Cleitor, an Arcadian prince as one of the 50 sons of the impious King Lycaon either by the naiadCyllene,Nonacris or by unknown woman. He and his brothers were the most nefarious and carefree of all people. To test them, Zeus visited them in the form of a peasant. These brothers mixed the entrails of a child into the god's meal, whereupon the enraged Zeus threw the meal over the table. Cleitor was killed, along with his brothers and their father, by a lightning bolt of the god.
Cleitor, in his time, the most powerful of the kings in Arcadia. He was the son of King Azan of Azania but he was childless, therefore he was succeeded by his own cousin, Aepytus, the son of Elatus. Cleitor dwelt in Lycosura and founded a town that bears its name (Cleitor).
Apollodorus, The Library with an English Translation by Sir James George Frazer, F.B.A., F.R.S. in 2 Volumes, Cambridge, MA, Harvard University Press; London, William Heinemann Ltd. 1921. ISBN 0-674-99135-4. Online version at the Perseus Digital Library. Greek text available from the same website.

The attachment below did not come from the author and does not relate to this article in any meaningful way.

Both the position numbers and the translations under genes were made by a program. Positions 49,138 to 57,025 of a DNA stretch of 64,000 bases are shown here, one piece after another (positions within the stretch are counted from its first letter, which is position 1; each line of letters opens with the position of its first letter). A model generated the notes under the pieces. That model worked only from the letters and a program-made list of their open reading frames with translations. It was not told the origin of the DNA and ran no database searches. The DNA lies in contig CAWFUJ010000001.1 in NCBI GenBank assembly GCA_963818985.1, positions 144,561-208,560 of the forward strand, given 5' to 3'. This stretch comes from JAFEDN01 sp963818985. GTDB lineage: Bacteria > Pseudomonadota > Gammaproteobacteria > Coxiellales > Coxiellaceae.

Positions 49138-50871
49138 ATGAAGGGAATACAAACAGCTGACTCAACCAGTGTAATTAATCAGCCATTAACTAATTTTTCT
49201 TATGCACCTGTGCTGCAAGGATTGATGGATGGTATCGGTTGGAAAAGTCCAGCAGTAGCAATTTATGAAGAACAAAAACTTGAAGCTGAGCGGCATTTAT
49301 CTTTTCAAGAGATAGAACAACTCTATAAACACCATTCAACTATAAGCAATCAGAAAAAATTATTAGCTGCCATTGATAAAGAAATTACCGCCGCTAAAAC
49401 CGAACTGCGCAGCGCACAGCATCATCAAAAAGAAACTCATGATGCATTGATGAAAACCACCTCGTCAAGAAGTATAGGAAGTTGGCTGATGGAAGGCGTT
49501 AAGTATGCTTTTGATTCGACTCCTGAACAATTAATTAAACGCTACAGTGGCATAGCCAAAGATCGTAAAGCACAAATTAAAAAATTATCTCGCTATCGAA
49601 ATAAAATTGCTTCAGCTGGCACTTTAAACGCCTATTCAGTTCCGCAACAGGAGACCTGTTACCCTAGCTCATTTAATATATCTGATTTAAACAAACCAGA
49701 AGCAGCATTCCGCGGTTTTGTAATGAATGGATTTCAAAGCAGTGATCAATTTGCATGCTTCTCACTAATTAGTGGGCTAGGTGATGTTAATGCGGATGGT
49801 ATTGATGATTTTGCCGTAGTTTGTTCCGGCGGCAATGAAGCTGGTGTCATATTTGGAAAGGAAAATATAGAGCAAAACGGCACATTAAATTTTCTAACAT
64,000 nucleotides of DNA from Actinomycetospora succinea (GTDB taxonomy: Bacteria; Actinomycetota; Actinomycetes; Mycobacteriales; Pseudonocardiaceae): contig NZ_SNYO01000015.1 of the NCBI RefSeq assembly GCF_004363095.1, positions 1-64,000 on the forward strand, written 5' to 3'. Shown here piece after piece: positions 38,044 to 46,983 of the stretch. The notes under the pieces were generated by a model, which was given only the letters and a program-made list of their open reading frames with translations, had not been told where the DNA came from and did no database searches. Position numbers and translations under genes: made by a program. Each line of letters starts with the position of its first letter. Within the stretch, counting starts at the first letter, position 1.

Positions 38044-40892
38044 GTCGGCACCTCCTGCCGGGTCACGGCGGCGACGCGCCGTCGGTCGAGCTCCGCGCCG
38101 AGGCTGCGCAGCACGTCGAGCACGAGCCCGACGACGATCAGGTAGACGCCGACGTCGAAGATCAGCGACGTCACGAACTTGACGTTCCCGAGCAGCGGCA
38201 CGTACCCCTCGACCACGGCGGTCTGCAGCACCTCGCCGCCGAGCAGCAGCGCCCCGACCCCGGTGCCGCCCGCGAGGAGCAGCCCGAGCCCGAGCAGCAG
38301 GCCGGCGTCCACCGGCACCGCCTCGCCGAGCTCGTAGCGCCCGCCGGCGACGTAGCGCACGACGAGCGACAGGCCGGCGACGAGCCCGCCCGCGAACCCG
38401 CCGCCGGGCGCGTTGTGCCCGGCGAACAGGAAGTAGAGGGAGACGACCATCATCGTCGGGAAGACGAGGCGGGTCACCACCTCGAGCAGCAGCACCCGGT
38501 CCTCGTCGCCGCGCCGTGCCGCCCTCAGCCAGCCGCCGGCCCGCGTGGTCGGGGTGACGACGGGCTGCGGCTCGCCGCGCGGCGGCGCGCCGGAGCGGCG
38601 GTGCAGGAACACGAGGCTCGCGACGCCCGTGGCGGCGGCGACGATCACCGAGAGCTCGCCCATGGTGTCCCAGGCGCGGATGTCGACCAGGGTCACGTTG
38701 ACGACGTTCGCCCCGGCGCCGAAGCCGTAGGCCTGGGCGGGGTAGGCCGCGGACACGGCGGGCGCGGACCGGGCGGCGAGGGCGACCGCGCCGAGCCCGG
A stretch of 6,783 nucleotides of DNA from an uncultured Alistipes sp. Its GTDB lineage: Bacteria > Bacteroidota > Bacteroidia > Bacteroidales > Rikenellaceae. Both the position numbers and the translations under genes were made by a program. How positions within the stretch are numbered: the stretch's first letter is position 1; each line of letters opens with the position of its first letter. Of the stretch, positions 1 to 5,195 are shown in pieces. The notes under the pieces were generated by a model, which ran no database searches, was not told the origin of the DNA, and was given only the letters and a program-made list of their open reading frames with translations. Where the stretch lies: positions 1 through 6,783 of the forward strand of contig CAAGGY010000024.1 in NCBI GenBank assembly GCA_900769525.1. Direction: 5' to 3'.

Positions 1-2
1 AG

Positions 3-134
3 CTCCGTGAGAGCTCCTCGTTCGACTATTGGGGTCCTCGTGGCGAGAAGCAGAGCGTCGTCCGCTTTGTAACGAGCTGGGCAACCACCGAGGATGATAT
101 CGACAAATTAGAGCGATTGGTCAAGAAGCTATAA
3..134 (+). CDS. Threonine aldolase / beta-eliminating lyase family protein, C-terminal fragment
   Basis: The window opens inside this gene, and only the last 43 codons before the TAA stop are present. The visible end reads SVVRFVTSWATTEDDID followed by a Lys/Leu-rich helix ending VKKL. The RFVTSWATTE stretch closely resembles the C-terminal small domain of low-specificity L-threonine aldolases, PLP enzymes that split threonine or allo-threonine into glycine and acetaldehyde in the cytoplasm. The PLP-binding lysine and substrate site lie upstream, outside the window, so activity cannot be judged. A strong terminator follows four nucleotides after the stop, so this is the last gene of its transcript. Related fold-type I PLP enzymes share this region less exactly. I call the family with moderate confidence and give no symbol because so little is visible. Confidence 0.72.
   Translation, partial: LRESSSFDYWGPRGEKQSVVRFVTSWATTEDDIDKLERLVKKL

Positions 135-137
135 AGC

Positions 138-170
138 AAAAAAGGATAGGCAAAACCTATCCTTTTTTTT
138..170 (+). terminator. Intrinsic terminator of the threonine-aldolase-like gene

Dionysus of Halicarnassus, Roman Antiquities. English translation by Earnest Cary in the Loeb Classical Library, 7 volumes. Harvard University Press, 1937-1950. Online version at Bill Thayer's Web Site
Dionysius of Halicarnassus, Antiquitatum Romanarum quae supersunt, Vol I-IV. . Karl Jacoby. In Aedibus B.G. Teubneri. Leipzig. 1885. Greek text available at the Perseus Digital Library.
Pausanias, Description of Greece with an English Translation by W.H.S. Jones, Litt.D., and H.A. Ormerod, M.A., in 4 Volumes. Cambridge, MA, Harvard University Press; London, William Heinemann Ltd. 1918. ISBN 0-674-99328-4. Online version at the Perseus Digital Library
Pausanias, Graeciae Descriptio.3 vols. Leipzig, Teubner. 1903. Greek text available at the Perseus Digital Library.
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